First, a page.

Entrepreneurs: Are you scared about what this crisis means for your business and your local community? Then you should say so. Are you experiencing financial pressure? Well, let customers know that spending their dollars with you will make a huge difference.
Studies show that one impact of COVID-19 is an increase in “feel good” consumption. Everyone is craving humanity and connection – even from retailers – in this period of uncertainty. So, how can you capitalize?
With social distancing, everyone is craving a sense of togetherness. So, how can your business keep an emotional bond with your customers and make sales by bringing groups together?
In Boston, Sofi Madison – owner of Olives & Grace – asked local kids to draw and mail in artwork to hang in her shop window. The theme? Togetherness. Her shop’s sales have moved business entirely online during the crisis. But, the window display is a colorful reminder of local community for all who stroll past.
Meanwhile, Shannon Maldonado of Philadelphia boutique Yowie opened up her calendar to her “biggest support system both virtually and IRL.” Using a simple Calendly link, people were able to book 20 minutes for a free “virtual coffee.” The topics? Business advice, project advice, life advice, and even Vanderpump Rules.
However, community is more than a tool for building emotional connections and loyalty. It can drive revenue, too.
So, consider using a program like Zoom to hold remote “shopping parties” with groups of customers or friends, where they can socialize and you can show off items they can purchase remotely.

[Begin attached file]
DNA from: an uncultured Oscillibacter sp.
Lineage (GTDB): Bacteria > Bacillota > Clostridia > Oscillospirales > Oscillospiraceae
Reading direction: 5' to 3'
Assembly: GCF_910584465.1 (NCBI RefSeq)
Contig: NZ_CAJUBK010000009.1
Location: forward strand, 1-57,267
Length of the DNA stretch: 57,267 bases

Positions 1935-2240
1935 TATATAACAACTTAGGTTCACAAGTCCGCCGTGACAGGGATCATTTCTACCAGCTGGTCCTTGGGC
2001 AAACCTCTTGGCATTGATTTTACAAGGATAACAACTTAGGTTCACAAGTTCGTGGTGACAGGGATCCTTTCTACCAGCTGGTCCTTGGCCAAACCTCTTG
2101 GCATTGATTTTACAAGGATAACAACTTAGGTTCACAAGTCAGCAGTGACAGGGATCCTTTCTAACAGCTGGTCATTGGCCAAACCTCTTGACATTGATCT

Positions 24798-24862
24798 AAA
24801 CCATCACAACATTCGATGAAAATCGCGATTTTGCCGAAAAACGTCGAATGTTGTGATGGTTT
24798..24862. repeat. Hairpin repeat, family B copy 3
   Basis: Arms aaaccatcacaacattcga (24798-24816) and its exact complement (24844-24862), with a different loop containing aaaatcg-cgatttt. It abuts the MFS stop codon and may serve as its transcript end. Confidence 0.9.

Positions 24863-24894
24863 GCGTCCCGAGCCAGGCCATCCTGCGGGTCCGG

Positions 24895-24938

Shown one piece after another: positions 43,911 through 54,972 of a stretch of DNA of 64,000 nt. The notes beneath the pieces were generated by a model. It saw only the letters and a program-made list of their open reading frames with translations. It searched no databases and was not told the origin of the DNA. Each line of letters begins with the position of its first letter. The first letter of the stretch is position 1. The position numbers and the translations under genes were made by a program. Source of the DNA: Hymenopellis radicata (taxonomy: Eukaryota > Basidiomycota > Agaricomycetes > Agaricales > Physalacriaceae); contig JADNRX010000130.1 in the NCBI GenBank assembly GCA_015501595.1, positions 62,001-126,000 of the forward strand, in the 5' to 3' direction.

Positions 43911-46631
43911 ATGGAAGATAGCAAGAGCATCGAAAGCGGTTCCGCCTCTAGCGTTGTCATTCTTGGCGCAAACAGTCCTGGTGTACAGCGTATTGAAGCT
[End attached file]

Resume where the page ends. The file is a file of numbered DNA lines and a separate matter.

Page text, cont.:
Or, think about setting a goal (such as your monthly operating expenses or a target number of orders) and asking your community to help you meet it. Share progress along the way, almost like a brick-and-mortar Kickstarter campaign.
Yes, cash is critical. But, in addition to purchasing products and gift cards, there are no-cost ways that people can help. So, ask your followers to share your business with their friends, write a positive review, sign up for your email list, or follow you on social media.
Speaking of email and social…
Yes – you can stop worrying about needing to do it all. The sheer number of marketing opportunities out there often leads to indie retailers feeling overwhelmed and doing nothing.
Instead, commit to two. I typically recommend email (if you’ve already been collecting email addresses – if you haven’t, start!) and either Instagram or Facebook depending on your audience’s demographic.
These are great places to keep in touch with your customers, stay on their minds, give updates, and market your products. (I’ll be giving more ideas on how to use these in tips 7 and 8!)